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State may reassess scholarship program

Lawmakers might discuss tweaking the Kentucky Educational Excellence Scholarship program during the 2010 General Assembly session, but wholesale changes are unlikely, education leaders and key legislators say.

KEES, funded largely by Kentucky Lottery proceeds, provides scholarship money to high school students who meet certain academic standards, such as a 2.5 grade-point average and an ACT score of at least 15. Only students who attend colleges in Kentucky and a select few out-of-state schools receive the scholarships.

"The ACT standard probably should be increased," said Rep. Carl Rollins, D- Midway and the House Education Committee chairman. He noted the bonuses for scores of 18 or lower on the ACT all are worth less than $150 a year.

The amount a student receives in KEES awards is set on a sliding scale, depending on grade point average and bonus amounts on ACT scores. The amounts range from a student with a 2.5 GPA earning $125 per year in college to a 4.0 student who scores a 28 or above on the ACT collecting $1,000 for each year enrolled.

Robert L. King, president of the Kentucky Council on Postsecondary Education, said he would like to see the criteria for KEES scholarships be "more rigorous."

"Potentially, you would make the resources more meaningful to those who do qualify," he said. That could mean more competition, prestige and money, he said.

Having larger amounts per year also could help with the prevalent problem of students starting college but dropping out for financial reasons, he said.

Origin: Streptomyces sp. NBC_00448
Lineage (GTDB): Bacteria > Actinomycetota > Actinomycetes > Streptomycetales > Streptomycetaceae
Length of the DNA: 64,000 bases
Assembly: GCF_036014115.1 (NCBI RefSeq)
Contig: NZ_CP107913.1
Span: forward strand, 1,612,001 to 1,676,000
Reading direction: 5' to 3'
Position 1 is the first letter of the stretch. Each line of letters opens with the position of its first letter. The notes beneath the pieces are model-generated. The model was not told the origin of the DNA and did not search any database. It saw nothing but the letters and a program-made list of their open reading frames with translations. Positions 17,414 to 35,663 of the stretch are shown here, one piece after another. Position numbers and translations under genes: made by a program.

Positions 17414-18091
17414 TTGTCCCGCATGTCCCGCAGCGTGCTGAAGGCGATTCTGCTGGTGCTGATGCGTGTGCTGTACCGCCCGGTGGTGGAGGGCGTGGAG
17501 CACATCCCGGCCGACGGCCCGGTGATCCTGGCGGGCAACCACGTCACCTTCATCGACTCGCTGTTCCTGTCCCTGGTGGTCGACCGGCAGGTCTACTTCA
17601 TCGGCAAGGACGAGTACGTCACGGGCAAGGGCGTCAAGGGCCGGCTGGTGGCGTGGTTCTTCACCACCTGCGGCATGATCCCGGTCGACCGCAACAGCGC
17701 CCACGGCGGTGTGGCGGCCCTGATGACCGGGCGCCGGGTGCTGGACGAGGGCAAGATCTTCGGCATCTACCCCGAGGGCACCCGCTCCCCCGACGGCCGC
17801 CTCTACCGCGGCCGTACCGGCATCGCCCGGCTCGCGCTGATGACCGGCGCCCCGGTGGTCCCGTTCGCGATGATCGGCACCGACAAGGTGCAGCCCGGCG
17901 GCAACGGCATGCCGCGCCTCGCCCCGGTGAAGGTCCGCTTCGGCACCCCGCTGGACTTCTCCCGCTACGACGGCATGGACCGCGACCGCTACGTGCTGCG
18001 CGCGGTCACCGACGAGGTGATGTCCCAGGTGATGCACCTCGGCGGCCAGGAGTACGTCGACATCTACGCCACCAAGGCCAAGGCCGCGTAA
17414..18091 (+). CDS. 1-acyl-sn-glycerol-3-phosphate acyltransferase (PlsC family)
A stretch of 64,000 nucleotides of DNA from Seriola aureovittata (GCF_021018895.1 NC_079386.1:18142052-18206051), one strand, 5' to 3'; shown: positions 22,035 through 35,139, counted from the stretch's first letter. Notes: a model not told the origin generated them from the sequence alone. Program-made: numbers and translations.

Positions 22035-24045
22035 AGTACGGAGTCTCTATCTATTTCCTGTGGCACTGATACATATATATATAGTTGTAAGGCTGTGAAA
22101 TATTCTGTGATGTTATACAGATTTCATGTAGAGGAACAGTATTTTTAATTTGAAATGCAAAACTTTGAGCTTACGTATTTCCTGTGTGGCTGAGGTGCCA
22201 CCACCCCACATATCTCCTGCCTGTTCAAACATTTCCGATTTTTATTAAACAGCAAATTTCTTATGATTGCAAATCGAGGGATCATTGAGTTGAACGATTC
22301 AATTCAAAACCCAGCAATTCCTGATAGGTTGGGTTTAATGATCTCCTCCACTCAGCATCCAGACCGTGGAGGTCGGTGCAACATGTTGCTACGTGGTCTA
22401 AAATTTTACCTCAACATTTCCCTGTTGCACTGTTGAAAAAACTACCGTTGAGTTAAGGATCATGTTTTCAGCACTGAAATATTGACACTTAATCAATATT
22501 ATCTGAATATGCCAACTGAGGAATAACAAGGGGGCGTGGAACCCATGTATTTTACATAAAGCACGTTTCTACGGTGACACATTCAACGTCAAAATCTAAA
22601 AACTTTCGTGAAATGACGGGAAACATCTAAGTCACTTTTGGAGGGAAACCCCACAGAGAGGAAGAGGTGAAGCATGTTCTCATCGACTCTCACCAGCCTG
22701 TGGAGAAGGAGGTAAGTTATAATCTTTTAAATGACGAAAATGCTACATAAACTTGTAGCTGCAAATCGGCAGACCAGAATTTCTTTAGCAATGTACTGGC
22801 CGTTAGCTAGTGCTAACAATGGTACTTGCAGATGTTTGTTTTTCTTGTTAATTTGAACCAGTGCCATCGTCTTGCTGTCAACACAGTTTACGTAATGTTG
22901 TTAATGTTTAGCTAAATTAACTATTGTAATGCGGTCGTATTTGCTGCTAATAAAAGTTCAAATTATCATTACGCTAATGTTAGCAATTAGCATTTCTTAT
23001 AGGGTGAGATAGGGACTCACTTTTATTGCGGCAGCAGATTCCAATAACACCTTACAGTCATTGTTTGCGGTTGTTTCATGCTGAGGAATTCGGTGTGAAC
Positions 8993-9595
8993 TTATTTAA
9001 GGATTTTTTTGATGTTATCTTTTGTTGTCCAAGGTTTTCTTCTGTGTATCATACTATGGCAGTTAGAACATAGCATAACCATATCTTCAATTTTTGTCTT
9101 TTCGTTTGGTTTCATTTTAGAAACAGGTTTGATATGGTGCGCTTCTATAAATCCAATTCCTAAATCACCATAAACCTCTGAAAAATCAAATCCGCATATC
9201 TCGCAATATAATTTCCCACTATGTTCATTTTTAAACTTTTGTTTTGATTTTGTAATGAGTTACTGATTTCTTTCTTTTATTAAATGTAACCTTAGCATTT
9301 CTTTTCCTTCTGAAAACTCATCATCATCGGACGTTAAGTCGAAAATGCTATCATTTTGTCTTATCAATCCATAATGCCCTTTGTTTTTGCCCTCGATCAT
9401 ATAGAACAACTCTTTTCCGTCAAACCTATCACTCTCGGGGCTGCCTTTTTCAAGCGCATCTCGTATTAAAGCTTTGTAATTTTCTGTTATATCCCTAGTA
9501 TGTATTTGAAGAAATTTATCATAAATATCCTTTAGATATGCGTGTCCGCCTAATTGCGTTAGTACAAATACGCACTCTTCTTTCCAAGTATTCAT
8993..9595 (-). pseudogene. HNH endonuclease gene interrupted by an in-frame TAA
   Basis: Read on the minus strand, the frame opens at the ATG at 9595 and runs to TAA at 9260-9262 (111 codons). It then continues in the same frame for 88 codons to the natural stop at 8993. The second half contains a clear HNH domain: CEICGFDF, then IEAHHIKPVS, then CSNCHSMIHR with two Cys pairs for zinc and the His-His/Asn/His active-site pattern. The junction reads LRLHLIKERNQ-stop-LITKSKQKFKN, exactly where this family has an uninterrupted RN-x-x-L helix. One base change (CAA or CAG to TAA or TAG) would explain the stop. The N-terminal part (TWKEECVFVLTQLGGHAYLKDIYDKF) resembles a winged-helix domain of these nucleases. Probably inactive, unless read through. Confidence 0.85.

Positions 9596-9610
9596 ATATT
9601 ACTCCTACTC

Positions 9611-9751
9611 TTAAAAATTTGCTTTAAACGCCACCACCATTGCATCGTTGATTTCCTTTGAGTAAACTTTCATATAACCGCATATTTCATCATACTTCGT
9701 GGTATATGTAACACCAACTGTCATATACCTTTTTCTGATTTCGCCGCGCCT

Earlier this year, a group assigned by Gov. Steve Beshear to look at college affordability recommended that the KEES standards should match the college readiness standards that were called for in 2009 legislation. But those standards are still in the works.

State Sen. Ken Winters, R-Murray and the Senate Education Committee chairman, said he doesn't expect any changes to KEES this year. But he said his committee might explore the feasibility of what he calls "last-dollar scholarships," in which the state would see how much a student can pay for education plus what would be available in financial aid, including federal grants, state KEES money and other scholarships. Then the state would provide whatever amount is needed to cover the student's tuition and fees bills.

"Why wouldn't we as a state look at trying to fill in that gap for that young person so they could get that education?" Winters said. "That would be the ultimate need-based" scholarship.

He said the cost hasn't been calculated and it might not happen during the 2010 General Assembly that begins Jan. 5. But he said it should be discussed.

But wholesale changes and proposals such as limiting KEES scholarships or Kentucky Tuition Grant money from going to Kentucky's private and independent colleges — which has happened in other states, such as Ohio — is unlikely even considering the tight state budget situation, the education leaders said.

"I don't think it would be sensible to simply eliminate that," King said of Kentucky Tuition Grant money that goes to private schools. "The private and independent colleges play an important role in our state. And the students who attend those schools, most of them, stay in Kentucky and become part of Kentucky's economy."